5 Tips for Practicing Sleep Hygiene

All human beings need to sleep, and sleep can be a detrimental factor to our
performance throughout the day, management of our mood, and our mental health and well-
being. Stanford Lifestyle Medicine (2023) asserts that recent evidence suggests sub-par sleep
increases the risk of developing Chronic health conditions such as cardiovascular disease and
that sleep disturbances can cause significant impairment to one’s emotional behavior, mental
resilience, and cognitive functioning. Sleep disorders can be prevalent among many around the
world and at times require the intervention of medical and mental health professionals. Sleep
hygiene is often provided as another resource for not only those with diagnosed sleeping
disorders but for anyone who experiences difficulty with sleep. Today we will be taking a look
at 5 ways to practice Sleep Hygiene.

1. Strive for an average of 7 hours of sleep per night

– Stanford Lifestyle Medicine (2023) promotes that adults 18 and older could
benefit from getting an average of 7 hours of sleep per night.
– Each person is different and times can differ between 8-9 hours, the
important piece is to find what fits best for you between the 7-9 hour
– Stanford Lifestyle Medicine (2023) also stressed the importance of creating
consistency by trying to go to sleep and wake up and the same times each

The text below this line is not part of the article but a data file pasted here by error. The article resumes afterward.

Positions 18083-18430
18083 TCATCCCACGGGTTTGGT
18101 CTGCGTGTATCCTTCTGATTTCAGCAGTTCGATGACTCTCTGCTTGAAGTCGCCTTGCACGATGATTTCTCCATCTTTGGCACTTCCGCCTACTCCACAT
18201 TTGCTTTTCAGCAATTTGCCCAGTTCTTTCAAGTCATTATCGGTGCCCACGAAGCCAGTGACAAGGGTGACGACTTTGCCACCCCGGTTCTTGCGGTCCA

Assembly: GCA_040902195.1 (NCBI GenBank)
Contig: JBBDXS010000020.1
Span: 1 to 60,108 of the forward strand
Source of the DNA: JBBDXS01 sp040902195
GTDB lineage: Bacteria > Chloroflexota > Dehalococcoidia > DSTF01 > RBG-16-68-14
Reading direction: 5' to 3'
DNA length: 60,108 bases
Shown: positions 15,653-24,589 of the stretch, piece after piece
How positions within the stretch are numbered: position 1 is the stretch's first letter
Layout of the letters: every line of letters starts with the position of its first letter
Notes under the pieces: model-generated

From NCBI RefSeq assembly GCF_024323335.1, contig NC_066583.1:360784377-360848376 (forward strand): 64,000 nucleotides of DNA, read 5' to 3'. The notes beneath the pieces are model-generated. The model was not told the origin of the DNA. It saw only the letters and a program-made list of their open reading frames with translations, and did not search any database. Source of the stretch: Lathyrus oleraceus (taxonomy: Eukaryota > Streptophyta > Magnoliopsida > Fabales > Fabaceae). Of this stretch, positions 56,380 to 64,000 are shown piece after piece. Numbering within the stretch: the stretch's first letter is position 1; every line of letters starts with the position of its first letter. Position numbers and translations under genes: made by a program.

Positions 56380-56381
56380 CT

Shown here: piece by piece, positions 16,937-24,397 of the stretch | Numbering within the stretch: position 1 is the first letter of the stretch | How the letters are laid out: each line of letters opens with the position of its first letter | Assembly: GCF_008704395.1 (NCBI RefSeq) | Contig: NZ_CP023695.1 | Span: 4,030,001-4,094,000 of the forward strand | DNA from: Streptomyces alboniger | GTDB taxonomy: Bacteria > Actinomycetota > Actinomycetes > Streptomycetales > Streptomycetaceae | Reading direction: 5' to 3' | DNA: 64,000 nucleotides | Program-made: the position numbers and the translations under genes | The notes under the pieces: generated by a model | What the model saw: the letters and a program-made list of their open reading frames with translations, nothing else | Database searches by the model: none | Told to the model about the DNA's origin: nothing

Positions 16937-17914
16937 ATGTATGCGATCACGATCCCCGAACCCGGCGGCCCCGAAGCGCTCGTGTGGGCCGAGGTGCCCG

day and evening.

2. Establish a restorative bed time ritual.

– It is important for us to prepare our body and minds for sleep. By having an
intentional night time pre-bed relaxation practice we are signaling to our
mind and body that are day is coming to a close.
– It can be helpful to engage in activities that promote relaxation such as
washing up with warm water or engaging in a mindfulness activity or
grounding exercise.
– This can also be a form of self-care and double as a time for you to do
something kind for yourself that also preps you for bed such as a facemask.

3. Avoid Midday Naps

– Stanford Lifestyle Medicine (2023) note that Midday naps longer than 30
minutes put one at risk of disturbing their circadian rhythm and making
sleeping in the evening more difficult.
– Stanford Lifestyle Medicine (2023) notes that a 20 minute power nap can
be effective throughout the day however any longer can have negative
impacts on our nightly sleep.

4. The Bed is for Sleep and Sex

– Ensure the bed is used for its primary purposes, In today’s world that is
identified as getting sleep and having sex.

– With the accessibility of technology these days it can be very easy to watch
TV in bed, scroll on our phone, work from home in bed, and for some eat in
– When we engage in behaviors like this we are sending mixed signals to the
brain and body that this space is for relaxing and unwinding and that it is
also for work, eating, entertainment, etc.
– It is important that our body and mind do not become confused and
become used to the bed being for rest or sex.

5. Get out of Bed if you Cannot Fall Asleep.

– Often the tug of war of trying to get to sleep can wear on us even more
than the lack of sleep can.
– Stanford Lifestyle Medicine (2023) asserts that if one continues to
experience difficulty falling asleep for 30 minutes or more, get up out of
bed sit somewhere else and do a non-stimulating activity.
– This could be something such as reading, grounding exercises, or
meditative practices. We want to make sure to not stimulate ourselves
with screens and instead work towards ourselves feeling sleepiness and
then going to bed once the feeling is achieved so that sleepiness and rest
become associated with the bed.

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